Bone mineral metabolism and bone mineral density in alcohol related and idiopathic chronic pancreatitis

Anusree Prabhakaran, Deepak K Bhasin, Surinder S Rana, Sanjay K Bhadada, Anil Bhansali, Chalapathi Rao, Rajesh Gupta, Niranjan Khandelwal
Tropical Gastroenterology: Official Journal of the Digestive Diseases Foundation 2014, 35 (2): 107-12

BACKGROUND: There is limited information on the bone mineral metabolism in patients with chronic pancreatitis (CP).

METHODS: 103 patients with CP (all males: mean age 38.6 ± 20.64 yrs) and 40 age matched control males (mean age: 36.7 ± 20.70 yrs) were prospectively studied. Serum levels of 25 (OH) Vitamin D3, alkaline phosphatase (ALP), and parathyroid hormone (PTH) were measured. Bone mineral density (BMD) was measured using adual-energy X-ray absorptiometry (DEXA) scanner.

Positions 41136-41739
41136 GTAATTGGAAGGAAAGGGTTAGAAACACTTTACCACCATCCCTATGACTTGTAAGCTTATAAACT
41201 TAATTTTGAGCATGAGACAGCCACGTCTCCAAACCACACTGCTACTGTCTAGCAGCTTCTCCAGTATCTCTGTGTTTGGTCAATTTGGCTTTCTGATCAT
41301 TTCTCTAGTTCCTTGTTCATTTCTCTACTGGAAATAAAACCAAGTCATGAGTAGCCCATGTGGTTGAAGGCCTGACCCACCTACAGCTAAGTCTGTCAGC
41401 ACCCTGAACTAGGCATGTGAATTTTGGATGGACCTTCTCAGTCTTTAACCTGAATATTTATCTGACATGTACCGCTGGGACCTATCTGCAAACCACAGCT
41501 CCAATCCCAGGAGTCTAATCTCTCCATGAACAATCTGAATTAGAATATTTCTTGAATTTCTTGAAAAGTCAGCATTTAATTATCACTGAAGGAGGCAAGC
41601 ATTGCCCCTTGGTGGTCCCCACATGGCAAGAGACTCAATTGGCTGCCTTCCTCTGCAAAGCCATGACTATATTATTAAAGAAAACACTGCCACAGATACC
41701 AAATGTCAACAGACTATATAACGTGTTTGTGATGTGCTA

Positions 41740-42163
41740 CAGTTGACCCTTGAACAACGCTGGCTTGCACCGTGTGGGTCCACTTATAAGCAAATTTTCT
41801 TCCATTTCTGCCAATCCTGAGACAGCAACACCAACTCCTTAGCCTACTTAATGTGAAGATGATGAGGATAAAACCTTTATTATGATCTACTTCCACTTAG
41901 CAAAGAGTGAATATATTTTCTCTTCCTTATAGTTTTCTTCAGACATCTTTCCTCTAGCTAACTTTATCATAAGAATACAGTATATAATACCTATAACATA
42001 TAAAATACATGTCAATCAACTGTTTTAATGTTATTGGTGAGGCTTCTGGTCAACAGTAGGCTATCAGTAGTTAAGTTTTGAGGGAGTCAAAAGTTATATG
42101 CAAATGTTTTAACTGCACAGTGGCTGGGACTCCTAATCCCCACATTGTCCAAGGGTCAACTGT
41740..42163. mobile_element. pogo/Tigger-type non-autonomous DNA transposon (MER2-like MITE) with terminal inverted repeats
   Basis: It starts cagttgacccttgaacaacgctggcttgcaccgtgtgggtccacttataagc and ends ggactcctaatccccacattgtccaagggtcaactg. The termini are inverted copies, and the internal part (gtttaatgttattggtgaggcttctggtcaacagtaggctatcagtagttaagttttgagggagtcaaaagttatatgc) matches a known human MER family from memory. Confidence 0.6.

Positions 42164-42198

RESULTS: Seventy two (70%) patients had alcohol related chronic pancreatitis (ACP), 30 (29.1%) patients had idiopathic chronic pancreatitis (ICP) and one patient had post-traumatic chronic pancreatitis. Fifty nine (59.8%) patients had chronic calcific pancreatitis (CCP) and 39 (37.8%) patients were diabetic. Steatorrhea was noted in 21 (20.4%) patients. On comparison with controls, patients with chronic pancreatitis had significantly lower 25 (OH) Vitamin D3 levels (p = 0.01). On evaluation of bone mineral density (BMD) at lumbar spine, 46% patients were osteopenic and 12% patients were osteoporotic. On evaluation of BMD of femur, 30.1% patients were osteoporotic and 39.8% patients were osteopenic. No significant difference was found in the frequency of metabolic osteopathy between alcoholic and idiopathic groups (p = 0.108), calcific and non-calcific groups (p = 0.410), diabetic and non-diabetic groups (p = 0.126). smokers and non-smokers (p = 0.198), and patients with and without history of steatorrhea (p = 0.265) and indifferent severity groups ofupancreatitis (p = 0.910) CONCLUSIONS: Majority of patients with both ACP and ICP had low BMD and similar frequency of bone changes between various groups suggests that systemic inflammation may play an important role in its pathogenesis. Further detailed metabolic studies are necssary to define the pathogenic mechanism of metabolic osteopathy associated with chronic pancreatitis.


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